McLaren P1: Heading the hypercar hierarchy?

For many years, the McLaren F1 has been regarded as a benchmark of the supercar hierarchy. At the Paris Motor Show 2012, the Woking marque has finally shown a successor, the McLaren P1. It’s faced with an ambitious goal: no less than world domination on both the road and race track.

Its name sets the scene nicely for the task in hand. ‘P1’ not only casts a nod in the direction of the legendary McLaren F1, but also refers to the prize position in motor racing: at the head of the field, leading the pack in first place. Of course, with several rivals on the horizon – namely Ferrari’s Enzo successor, Porsche’s 918 Spyder and the production version of Jaguar’s C-X75 – this is the spot McLaren would very much like to acquire in the hierarchy of the hypercar grid, too.

How does it intend to achieve this? By simply making it the best driver’s car in the world, full stop. The Woking firm envisions owners driving to the track with comfort and refinement, then being offered the type of performance usually associated with purpose-built, stripped-out racing machines.

Using a new ‘MonoCage’ structure (a development of the 12C’s carbonfibre MonoCell), its designers took note of aerodynamic necessities rather than aesthetic flourishes, true to the firm’s practices in Formula 1. Many manufacturers claim to use race-bred technology in their marketing blurb, but the P1 is truly packed full of it: the highly aerodynamic body is essentially shrink-wrapped around the core mechanicals of the car, while the carbonfibre body panels are described as being ‘extraordinarily thin’.

 

McLaren P1: Heading the hypercar hierarchy?
McLaren P1: Heading the hypercar hierarchy? McLaren P1: Heading the hypercar hierarchy?

Two under-car flaps operate ahead of the front wheels, through a 60-degree range of motion, and work in conjunction with the large pop-up rear spoiler. The latter not only has a 30-degree pitch adjustment window for DRS-style straight-line dashes, but also can extend up to 300mm rearwards in track mode (120mm on the road) and act as an air-brake. Meanwhile, in the lowest of the ride height settings, the car’s rear diffuser sits just a couple of inches off the ground. Altogether, the car generates 600kg of downforce at a speed ‘well below its maximum’ – that’s five times more than the 12C.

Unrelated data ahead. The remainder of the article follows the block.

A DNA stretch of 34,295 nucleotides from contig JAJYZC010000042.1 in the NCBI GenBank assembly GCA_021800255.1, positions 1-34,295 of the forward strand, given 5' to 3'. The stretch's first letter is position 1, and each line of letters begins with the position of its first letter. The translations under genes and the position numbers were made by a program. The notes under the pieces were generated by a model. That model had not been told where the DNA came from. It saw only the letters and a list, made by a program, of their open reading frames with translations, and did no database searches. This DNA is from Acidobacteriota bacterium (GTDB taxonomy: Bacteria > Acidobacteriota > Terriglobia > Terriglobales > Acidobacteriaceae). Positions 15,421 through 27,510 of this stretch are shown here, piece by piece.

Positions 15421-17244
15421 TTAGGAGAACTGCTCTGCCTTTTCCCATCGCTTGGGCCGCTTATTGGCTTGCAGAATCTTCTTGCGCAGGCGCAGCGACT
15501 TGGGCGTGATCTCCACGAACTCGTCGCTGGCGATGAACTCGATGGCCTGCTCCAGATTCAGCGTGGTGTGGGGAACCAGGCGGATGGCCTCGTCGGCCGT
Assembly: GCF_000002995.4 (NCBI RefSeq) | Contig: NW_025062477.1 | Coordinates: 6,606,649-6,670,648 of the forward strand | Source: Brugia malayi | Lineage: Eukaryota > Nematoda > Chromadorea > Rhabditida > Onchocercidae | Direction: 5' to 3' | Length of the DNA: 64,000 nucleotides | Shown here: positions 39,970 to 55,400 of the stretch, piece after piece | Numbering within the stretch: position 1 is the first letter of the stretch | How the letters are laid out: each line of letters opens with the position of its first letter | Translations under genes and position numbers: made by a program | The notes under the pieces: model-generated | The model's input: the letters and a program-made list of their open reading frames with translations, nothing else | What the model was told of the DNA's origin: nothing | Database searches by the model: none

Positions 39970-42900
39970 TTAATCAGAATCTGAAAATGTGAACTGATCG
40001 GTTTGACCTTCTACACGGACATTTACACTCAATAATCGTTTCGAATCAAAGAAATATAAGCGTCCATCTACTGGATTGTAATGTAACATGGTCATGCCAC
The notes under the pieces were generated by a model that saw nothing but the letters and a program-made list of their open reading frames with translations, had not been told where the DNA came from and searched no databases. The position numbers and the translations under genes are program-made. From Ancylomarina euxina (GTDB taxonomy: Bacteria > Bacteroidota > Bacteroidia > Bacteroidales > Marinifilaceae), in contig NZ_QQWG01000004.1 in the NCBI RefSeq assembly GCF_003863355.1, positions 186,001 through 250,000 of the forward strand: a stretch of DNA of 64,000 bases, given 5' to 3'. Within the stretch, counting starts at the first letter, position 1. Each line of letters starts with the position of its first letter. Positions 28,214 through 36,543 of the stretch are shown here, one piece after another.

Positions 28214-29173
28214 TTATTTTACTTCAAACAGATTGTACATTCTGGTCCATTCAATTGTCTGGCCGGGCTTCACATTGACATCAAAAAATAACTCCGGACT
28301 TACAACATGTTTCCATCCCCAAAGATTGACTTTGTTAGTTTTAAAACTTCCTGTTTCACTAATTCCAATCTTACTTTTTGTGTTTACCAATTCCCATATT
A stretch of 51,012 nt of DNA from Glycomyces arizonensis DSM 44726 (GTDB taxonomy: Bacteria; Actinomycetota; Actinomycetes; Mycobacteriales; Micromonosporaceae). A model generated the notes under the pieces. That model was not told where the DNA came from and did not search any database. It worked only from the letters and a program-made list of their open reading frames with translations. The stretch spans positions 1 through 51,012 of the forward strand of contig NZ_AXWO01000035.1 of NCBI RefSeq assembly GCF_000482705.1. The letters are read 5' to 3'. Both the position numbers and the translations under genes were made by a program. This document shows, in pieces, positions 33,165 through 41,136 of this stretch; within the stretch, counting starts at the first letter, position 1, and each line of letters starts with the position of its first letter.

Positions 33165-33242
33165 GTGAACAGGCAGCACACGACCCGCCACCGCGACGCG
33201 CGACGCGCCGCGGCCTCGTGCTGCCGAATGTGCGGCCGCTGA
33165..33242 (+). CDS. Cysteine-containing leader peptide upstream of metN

Of course, with a mid-engined layout (no further details about the powertrain will be revealed until the Geneva Show next year), there’s also the concern of channelling air into the engine bay, which has clearly been a much though-about process in the P1. A roof-mounted scoop integrated into the MonoCage channels ‘clean’ unruffled air heading towards whichever powerplant the P1 will end up using, while there are two intakes in each door: one in the ‘traditional’ position, one in the shoulder line beneath the side window which channels air directly into the radiators.

 

McLaren P1: Heading the hypercar hierarchy?
McLaren P1: Heading the hypercar hierarchy? McLaren P1: Heading the hypercar hierarchy?

Further nods to the F1 include the strakes at the base of the rear window and the panoramic front windscreen – though it’s unlikely the P1 will revisit the much-loved central driving position of the earlier car. A left-hand-drive-only layout is considered to be the most probable, with each example costing from £700-800k. The finalised car will be revealed at the Geneva Show next spring, although it’s claimed that the non-operational concept car seen here is ‘95% correct’ in terms of design.

 

McLaren P1: Heading the hypercar hierarchy?

So, it’s got some way to go before ascending to supercar sovereignty, but the early signs are certainly promising. While the looks might not be to everyone’s taste, it’s worth remembering that this is probably the truest ‘form-following-function’ road car the world has yet seen. It makes sense that a manufacturer with such a deep knowledge of aerodynamic science and a brand-new development facility is the one that is making such a leap forward – and it’s quite a fitting way to follow up the F1, which itself redefined supercar performance two decades ago.


Photos: McLaren Automotive

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